In addition to level design documents I have begun to sketch other ideas for the game as they come to me. For example I have a few sketches of generally what I’m planning for some of the GUI screens and menus. Another sketch shows what I have planned for a couple of the enemies in the game as well as a prop for future levels that involves enemies. This is very helpful because although I am no-where near ready to implement some of these things I can record my ideas for later.

To view the design sketches go here

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Posted by on February 10, 2013 in Developer Diary


Developer Diary #1

The Groundwork

My first important task for this week was getting some groundwork for the independent study laid out. This consisted of meeting with a few professors and getting the syllabus hammered out. All in all things went very well and I have good direction for the project. The syllabus is now completed and approved by all important parties.

One requirement of the course is a written developer diary which is where this document comes into play. I will document my progress in the project as well as the concepts learned in the course and how I will apply them in this developer diary.

Developing the Story

After working out some preliminary details I was advised to begin thinking out details of the storyline for my game (At this point my concept is pretty solid already). Therefore my big task this week was to think out in greater detail what the story for my game would be and how I would deliver the information to the player.

Story Basics

In this case the story had to be based off of the concept because the concept is fairly unique. The game takes away direct control from the player, having the character walk endlessly forward. The player can only interact by casting spells and effecting the character and the environment with them. This means that the storyline had to explain this behavior and make it make sense.

The first basic concept of the story is that the wizard (main character) has been cursed and can only walk forward. Initially I thought maybe the curse was meant to kill him but I eventually decided that he was actually possessed and the levels were all tests by the soul inside of him to see if he was powerful enough for a powerful ritual.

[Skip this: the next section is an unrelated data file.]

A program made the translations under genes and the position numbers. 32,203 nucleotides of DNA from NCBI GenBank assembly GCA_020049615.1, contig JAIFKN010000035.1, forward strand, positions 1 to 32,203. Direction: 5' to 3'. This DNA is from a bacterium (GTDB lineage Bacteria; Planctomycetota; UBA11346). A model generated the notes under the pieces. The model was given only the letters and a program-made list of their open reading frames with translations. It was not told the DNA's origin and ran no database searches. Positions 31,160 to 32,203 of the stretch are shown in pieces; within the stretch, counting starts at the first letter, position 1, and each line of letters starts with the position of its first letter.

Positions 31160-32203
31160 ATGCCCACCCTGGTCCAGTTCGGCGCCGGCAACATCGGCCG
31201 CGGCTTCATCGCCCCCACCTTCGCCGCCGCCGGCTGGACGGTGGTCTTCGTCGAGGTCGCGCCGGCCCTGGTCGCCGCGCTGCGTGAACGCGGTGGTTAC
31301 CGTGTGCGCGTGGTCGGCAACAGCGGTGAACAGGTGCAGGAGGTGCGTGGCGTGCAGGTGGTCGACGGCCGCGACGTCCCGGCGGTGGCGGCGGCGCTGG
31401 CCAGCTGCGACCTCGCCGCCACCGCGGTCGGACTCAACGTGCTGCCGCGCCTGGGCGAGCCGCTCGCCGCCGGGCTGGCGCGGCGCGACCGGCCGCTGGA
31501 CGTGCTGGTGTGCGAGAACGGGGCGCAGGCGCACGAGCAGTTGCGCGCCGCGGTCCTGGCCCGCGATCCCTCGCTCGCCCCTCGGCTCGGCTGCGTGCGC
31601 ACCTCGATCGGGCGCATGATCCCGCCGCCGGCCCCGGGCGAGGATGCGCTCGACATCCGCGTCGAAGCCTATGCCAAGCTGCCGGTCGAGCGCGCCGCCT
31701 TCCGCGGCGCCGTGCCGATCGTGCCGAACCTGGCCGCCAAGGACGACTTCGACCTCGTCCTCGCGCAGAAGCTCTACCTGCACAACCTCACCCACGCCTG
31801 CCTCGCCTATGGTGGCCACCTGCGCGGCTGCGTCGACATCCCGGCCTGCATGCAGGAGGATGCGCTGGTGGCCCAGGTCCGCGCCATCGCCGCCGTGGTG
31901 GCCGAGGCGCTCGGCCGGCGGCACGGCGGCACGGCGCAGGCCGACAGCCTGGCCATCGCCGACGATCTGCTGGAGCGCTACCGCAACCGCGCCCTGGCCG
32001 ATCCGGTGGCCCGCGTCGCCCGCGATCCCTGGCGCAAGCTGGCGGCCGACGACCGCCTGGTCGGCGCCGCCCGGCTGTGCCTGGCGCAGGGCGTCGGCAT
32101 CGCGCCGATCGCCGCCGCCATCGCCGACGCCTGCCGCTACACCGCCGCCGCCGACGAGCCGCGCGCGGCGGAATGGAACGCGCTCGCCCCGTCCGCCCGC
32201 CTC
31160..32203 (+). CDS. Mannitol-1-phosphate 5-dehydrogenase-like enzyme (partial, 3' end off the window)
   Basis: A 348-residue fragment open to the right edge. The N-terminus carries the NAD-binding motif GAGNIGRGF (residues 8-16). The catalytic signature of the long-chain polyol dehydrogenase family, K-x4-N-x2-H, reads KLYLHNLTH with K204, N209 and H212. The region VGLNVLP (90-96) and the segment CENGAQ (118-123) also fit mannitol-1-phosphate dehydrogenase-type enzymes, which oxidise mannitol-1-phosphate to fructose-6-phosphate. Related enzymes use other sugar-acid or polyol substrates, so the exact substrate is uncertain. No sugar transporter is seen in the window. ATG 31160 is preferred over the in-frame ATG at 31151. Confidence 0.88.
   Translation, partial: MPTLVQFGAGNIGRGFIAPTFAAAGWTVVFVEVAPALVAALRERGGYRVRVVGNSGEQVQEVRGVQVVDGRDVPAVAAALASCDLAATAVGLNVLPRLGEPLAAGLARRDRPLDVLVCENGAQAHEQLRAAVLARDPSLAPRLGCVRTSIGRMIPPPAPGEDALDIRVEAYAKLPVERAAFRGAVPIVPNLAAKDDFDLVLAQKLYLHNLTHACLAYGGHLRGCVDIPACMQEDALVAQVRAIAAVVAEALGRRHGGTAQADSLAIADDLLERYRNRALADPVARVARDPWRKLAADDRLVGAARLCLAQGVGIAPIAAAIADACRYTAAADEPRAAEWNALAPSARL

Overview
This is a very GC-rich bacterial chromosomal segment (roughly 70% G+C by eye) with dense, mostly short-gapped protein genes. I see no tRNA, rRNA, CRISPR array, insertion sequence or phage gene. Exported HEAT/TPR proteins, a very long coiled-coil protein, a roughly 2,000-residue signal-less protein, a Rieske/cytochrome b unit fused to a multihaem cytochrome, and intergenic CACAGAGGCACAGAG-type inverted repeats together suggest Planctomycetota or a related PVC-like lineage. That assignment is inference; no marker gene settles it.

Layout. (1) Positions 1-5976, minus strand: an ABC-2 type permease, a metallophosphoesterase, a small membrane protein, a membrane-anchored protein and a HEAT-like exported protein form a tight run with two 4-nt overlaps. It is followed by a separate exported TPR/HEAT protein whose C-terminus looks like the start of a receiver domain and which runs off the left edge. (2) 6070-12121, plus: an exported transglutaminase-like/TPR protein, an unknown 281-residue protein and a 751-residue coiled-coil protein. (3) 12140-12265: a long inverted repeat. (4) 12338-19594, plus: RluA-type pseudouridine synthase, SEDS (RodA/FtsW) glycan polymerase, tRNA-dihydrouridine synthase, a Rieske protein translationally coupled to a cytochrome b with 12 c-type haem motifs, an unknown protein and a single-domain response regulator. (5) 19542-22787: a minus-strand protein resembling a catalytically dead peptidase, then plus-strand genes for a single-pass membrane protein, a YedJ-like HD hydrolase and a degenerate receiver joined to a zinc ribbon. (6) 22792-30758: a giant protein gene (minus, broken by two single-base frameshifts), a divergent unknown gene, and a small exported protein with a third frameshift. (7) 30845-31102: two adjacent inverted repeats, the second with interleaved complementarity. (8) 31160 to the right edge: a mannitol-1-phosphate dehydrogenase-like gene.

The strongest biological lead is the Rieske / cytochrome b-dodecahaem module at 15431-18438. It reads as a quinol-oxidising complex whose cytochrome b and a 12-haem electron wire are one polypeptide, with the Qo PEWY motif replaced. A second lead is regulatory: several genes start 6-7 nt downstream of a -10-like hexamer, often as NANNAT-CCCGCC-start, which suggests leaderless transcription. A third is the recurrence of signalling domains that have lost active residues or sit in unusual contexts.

Once I had a basic idea for the story I had to decide how it would be presented to the player. I think that the best way for me to accomplish this is through journal entries written by the wizard describing his thoughts throughout the game. I love this because it gives the opportunity for cloaking certain information and making everything seem very mysterious. The player will only ever know as much as the wizard knows and he will gradually learn more and more as the game goes on. This will hopefully keep the player engaged as they will want to know the true nature of what’s happening to the wizard.

This idea required me to make an addition to the concept of the story since as it stands the wizard has no way to write journals. As a solution I decided that the entity possessing the wizard would allow him to rest by night (although not allowing him to escape). This way the wizard will have a chance to write his journals. Additionally endless walking wouldn’t make much sense as he would realistically die from exhaustion after a few days or so.


Once I had all the basic concepts fleshed out to my satisfaction I began writing the actual journal entries. So far I have most of the core journals that are vital to the story. Later I can add in additional “filler” journals relaying less important information but still adding to the immersion of the player.

Link to first 7 journal entries

Wizard Journals

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Posted by on February 10, 2013 in Developer Diary